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Movement coordination and control in children with and without Developmental Coordination Disorder in ball catching Open Access


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Type of item
Degree grantor
University of Alberta
Author or creator
Przysucha, Eryk
Supervisor and department
Maraj, Brian (Department of Physical Education & Recreation)
Bouffard, Marcel (Department of Physical Education & Recreation)
Examining committee member and department
Causgrove-Dunn, Janice (Department of Physical Education & Recreation)
Rieger, Jana (Department of Speech Pathology & Audiology)
Jones, Kelvin (Department of Physical Education & Recreation)
Reid, Greig (Magill University)
Faculty of Physical Education and Recreation

Date accepted
Graduation date
Doctor of Philosophy
Degree level
A rigorous investigation of functional collectives of musculo-skeletal articulators is lacking in DCD literature, in spite of powerful empirical arguments suggesting that they represent a critical unit of control (e.g., coordinative structure theory). Thus, the purpose of this dissertation was to examine how children with and without DCD coordinate and control their actions in a multi-degrees of freedom task, such as ball catching. The first study focused on the development of a protocol and qualitative measures capable of examining ball catching performance in children of varying skill levels. The second study involved a replication of the previously devised protocol with a larger group of individuals with and without DCD. The third phase involved a more in-depth analysis of spatial and temporal aspects of movement coordination and control using kinematics. Typically developing boys effectively coordinated and controlled their actions regardless of the task constraints. This confirms that by 10-11 years of age ball catching, and the underlying perceptual-motor mechanisms, are well developed. The analysis of the emerging tendencies showed that they coupled and decoupled the existing spatio-temporal coordinative relations depending on the task constraints, and biomechanical properties of the relevant elements involved. This supports the notion that optimal movement coordination reflects the ability to re-organize the relevant coordinative structures, given the existing constraints.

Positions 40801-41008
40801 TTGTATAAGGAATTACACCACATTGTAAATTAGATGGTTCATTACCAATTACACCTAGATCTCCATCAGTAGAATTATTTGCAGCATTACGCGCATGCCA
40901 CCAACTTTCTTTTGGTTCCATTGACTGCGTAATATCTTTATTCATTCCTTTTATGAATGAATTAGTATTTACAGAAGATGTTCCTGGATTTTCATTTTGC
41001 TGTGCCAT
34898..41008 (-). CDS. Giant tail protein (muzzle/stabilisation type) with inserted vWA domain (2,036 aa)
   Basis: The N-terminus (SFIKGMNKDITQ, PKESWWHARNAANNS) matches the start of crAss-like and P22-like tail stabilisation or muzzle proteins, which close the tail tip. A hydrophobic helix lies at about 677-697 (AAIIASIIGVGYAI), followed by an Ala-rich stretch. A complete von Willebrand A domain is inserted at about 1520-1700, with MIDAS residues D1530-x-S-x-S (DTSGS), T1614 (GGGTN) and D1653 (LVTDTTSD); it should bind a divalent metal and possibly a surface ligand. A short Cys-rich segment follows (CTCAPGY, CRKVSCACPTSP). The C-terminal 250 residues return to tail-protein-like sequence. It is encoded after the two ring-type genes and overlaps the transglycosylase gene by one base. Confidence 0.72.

License granted by Eryk Przysucha ( on 2010-12-16T16:57:37Z (GMT): Permission is hereby granted to the University of Alberta Libraries to reproduce single copies of this thesis and to lend or sell such copies for private, scholarly or scientific research purposes only. Where the thesis is converted to, or otherwise made available in digital form, the University of Alberta will advise potential users of the thesis of the above terms. The author reserves all other publication and other rights in association with the copyright in the thesis, and except as herein provided, neither the thesis nor any substantial portion thereof may be printed or otherwise reproduced in any material form whatsoever without the author's prior written permission.
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